"We will not abolish the fuel tax. We made an obligation during the presidential campaign. I would like to note, by the way, that it was President [Emmanuel Macron's] campaign promise, as well as of other [presidential] candidates, who today seem to have forgotten about [their pledges], to organize a system, in which we will be gradually raising taxes on oil, coal and pollution charges," Philippe told France's RTL radio station, adding that it was one of the measures aimed at addressing air pollution and global warming.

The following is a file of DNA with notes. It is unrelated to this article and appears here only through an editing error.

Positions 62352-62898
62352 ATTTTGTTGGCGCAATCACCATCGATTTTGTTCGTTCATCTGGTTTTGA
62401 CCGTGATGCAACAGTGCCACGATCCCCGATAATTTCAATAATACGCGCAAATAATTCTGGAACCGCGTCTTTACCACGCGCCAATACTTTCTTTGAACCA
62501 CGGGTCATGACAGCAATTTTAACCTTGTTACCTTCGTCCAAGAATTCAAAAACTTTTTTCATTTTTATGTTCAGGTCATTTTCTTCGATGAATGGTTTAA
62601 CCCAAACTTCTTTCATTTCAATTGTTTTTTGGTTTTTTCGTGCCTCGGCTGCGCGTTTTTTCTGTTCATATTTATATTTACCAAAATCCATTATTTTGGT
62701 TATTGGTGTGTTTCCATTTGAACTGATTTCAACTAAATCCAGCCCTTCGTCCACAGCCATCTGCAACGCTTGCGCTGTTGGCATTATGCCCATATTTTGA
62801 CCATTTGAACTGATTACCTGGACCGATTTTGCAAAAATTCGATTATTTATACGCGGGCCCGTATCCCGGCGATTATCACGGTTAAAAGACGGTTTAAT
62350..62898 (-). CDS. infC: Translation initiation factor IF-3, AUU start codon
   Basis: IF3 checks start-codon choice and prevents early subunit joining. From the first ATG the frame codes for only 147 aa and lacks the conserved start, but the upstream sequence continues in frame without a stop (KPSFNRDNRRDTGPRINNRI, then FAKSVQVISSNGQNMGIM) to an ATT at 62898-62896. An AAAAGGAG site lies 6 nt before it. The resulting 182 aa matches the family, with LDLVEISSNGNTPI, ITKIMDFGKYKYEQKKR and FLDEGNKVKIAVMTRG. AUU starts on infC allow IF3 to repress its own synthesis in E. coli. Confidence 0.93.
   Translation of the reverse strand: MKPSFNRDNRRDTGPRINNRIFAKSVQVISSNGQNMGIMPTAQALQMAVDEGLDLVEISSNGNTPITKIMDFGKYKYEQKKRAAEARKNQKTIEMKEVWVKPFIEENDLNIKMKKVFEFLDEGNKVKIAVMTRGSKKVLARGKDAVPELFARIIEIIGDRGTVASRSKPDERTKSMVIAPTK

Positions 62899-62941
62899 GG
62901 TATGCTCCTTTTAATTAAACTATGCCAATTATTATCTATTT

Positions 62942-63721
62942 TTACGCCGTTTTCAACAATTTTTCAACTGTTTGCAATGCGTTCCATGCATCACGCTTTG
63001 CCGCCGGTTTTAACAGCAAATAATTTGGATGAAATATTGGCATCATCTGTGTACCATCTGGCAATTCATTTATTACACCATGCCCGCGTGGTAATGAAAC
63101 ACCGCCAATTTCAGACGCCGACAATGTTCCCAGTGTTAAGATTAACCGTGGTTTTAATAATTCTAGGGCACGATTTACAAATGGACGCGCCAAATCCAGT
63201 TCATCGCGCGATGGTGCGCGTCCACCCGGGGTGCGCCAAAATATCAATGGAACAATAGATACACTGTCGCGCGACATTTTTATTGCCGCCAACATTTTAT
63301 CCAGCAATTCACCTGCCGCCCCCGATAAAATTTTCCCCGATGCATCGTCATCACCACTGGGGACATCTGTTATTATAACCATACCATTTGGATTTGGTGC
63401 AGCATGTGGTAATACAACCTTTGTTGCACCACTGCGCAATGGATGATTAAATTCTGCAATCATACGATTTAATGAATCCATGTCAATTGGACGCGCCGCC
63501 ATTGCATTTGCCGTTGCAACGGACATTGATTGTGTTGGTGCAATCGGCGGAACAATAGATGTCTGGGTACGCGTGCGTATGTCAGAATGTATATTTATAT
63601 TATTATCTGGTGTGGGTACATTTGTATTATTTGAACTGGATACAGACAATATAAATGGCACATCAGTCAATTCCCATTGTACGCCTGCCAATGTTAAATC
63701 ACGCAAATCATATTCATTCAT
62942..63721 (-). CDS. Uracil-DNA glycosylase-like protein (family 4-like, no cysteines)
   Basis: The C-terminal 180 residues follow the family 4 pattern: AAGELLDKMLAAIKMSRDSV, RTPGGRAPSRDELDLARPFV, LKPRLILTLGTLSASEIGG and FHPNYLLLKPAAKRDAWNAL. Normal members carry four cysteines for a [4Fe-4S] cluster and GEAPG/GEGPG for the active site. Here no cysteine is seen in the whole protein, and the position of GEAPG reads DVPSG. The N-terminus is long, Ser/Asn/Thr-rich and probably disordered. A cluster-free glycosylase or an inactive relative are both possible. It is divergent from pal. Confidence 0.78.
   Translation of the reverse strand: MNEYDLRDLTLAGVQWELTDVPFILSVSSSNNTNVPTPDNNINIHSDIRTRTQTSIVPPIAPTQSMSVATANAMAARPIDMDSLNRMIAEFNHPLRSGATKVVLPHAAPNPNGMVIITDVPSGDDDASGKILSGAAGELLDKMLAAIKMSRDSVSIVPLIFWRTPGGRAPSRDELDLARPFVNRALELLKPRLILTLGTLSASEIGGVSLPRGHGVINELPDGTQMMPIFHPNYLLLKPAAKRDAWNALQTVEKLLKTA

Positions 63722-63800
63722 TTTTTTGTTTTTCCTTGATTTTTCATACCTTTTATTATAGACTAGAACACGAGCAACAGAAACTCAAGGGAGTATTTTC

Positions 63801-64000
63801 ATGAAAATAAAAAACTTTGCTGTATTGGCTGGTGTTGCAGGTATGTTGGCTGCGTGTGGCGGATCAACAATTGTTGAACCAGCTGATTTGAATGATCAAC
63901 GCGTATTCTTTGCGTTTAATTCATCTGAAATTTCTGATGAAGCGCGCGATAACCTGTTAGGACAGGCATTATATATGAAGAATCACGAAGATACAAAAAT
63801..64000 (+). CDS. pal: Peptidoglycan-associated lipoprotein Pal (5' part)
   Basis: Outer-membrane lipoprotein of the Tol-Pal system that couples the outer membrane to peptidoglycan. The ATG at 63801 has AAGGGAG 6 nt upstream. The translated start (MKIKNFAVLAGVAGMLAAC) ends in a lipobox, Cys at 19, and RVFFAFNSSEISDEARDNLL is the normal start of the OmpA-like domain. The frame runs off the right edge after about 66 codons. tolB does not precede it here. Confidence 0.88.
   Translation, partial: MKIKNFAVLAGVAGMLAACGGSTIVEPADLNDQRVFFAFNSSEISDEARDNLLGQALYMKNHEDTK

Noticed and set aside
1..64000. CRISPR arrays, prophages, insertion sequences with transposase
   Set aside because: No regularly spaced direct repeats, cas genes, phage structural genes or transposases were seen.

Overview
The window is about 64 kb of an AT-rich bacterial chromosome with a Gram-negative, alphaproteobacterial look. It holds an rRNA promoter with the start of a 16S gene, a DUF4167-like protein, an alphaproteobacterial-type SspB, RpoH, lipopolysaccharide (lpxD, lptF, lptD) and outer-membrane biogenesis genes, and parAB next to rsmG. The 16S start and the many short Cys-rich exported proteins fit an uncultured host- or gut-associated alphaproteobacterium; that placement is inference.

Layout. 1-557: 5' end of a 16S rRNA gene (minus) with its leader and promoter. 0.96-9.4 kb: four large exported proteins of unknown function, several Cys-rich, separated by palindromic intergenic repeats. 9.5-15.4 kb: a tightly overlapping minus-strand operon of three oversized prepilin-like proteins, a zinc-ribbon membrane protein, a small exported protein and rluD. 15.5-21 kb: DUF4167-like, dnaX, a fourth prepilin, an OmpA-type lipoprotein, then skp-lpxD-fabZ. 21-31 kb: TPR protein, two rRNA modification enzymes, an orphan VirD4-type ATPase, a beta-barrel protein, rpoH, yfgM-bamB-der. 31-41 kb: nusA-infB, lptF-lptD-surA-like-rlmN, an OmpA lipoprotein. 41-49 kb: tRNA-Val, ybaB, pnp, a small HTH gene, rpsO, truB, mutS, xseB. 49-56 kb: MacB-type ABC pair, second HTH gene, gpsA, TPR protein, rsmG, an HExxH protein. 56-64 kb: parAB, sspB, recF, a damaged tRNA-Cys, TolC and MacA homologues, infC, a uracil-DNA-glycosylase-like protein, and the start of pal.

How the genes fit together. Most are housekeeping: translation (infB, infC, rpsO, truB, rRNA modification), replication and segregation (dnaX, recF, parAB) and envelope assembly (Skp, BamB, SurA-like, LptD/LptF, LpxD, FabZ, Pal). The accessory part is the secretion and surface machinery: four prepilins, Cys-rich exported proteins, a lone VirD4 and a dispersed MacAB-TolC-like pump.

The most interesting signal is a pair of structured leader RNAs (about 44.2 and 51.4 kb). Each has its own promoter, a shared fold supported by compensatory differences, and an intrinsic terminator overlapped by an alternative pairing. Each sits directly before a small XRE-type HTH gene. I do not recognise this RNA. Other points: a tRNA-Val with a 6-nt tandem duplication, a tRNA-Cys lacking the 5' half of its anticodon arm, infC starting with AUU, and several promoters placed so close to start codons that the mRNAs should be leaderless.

In the meantime, Philippe indicated that the French public's calls for increased state support amid tax hikes had been heard and announced the steps the government would take toward alleviating the population's tax burden.
These measures, in particular, include granting subsidies to low-income families who decide to change their cars for ones with lower fuel consumption and supporting the French commuters who travel 60-70 kilometres (37-43 miles) each day.
The statement was made ahead of mass protests against rising fuel prices, which will be reportedly held in about 60 cities across France on Saturday.
In late 2017, the French government approved the decision to raise the direct tax on diesel fuel, which is the most popular type of fuel in the country. Since then diesel prices in France have grown up over 40 per cent.